Hate your boss, hit a bag?

By Patrick Mattimore (
Updated: 2010-12-31 15:20
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To Sigmund Freud, the idea of establishing stress-busting clubs and stress-release phone services would make perfect sense.

Freud believed that repressed fury could build up and fester, much like steam in a pressure cooker. The key to mental health, said Freud, is to dampen the pressure of negative feelings by releasing them in a controlled manner.

We relieve internal pressure, Freud suggested by employing defense mechanisms such as displacement or sublimation. So, for that tiresome boss, we might yell at our wife (displacement) or become an amateur boxing champion (sublimation).

"Beating the Blues," a story in Thursday's China Daily newspaper, reported that entrepreneurs are finding ways to help people channel their rage by destroying mock household furniture with a baseball bat at the "Rage Cage." Other stressed-out folks are venting anger by swearing at people over phone services set up for that purpose.

The idea that we can relieve stress by venting is known as catharsis. The concept has gained favor in movies such as the Academy Award-nominated 1976 movie "Network," in which an angry news anchor urged irate viewers fed up with societal conditions, to open their windows and holler, "I'm mad as hell and I'm not going to take it anymore."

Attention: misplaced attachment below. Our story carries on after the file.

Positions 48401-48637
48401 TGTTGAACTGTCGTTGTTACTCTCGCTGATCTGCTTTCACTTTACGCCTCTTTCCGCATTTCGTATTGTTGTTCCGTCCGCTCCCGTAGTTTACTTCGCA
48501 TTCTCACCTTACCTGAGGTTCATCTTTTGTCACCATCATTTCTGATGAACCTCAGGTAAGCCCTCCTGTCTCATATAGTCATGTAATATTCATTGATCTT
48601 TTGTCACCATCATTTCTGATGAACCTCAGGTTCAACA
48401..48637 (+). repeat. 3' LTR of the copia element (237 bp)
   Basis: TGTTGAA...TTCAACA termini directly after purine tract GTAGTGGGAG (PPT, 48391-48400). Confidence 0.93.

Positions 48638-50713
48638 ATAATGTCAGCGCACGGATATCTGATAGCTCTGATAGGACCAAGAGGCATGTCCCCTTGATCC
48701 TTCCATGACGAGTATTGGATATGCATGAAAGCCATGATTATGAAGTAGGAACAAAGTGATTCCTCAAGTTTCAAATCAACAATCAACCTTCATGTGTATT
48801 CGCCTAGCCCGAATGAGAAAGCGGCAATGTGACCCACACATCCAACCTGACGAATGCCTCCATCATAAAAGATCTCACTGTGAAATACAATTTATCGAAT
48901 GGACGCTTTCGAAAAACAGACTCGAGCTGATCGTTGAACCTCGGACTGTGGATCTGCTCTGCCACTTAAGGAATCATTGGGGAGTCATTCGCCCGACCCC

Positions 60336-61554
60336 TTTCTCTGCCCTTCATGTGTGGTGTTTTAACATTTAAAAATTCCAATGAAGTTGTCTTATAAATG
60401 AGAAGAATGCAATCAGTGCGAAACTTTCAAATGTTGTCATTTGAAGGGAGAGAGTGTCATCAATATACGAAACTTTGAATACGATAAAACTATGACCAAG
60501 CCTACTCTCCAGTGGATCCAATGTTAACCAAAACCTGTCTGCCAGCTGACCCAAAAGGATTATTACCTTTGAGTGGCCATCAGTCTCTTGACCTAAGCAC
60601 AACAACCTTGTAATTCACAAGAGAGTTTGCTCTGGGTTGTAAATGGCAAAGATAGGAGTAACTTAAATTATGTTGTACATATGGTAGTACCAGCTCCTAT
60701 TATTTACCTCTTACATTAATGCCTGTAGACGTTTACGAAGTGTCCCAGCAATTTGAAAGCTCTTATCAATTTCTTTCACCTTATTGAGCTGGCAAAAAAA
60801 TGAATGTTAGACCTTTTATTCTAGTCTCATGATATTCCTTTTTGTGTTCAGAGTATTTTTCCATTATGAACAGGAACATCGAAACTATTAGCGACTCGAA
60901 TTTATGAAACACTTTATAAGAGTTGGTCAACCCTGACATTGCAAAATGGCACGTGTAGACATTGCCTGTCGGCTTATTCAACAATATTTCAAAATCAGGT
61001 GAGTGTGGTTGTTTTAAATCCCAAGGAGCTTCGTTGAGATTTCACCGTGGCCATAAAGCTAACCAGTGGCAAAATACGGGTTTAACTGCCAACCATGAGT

A once popular psychotherapy known as primal scream therapy suggested that psychologically troubled adults should release the emotional pain produced by infant and childhood trauma by screaming at the top of their lungs.

Catharsis makes sense, but does it work to relieve stress? Overwhelmingly, scientists who study human behavior say, "no."

In their book, "50 Great Myths of Popular Psychology: Shattering Widespread Misconceptions about Human Behavior," authors Scott O. Lilienfeld, Steven Jay Lynn, John Ruscio, and Barry L. Beyerstein cite a variety of controlled trials involving testing the catharsis hypothesis and conclude that individuals' anger increases after they have acted out their substitute aggressions.

But if catharsis is not a healthy or effective reaction to stress, what then?

To answer that question, understand that most people experience stress from a variety of sources such as work- and school-related pressures, financial responsibilities, familial conflicts, or even Beijing traffic. Reactions to those stressors vary and not all stress is bad. Eustress (good or healthy stress), for example, is the type of energetic reaction to situations that gives us a lift and helps us to perform our best on opening night or when we make a presentation.

But for those debilitating types of stress that catharsis is intended to address and ameliorate (but doesn't), behavioral scientists suggest the best responses are exercise and meditation. Perhaps most important, people need to establish healthy cognitive coping mechanisms to regulate the degree to which we allow outside stressors to control our inner responses.

Smacking dummy boss surrogates may seem to be a way to manage work frustration, but it won't really do anything to relieve stress and it may even stress us out more.

Patrick Mattimore is a fellow at the Institute for Analytic Journalism, a former high school teacher, and an adjunct instructor of law at Tsinghua/Temple Law School LLM Program in Beijing.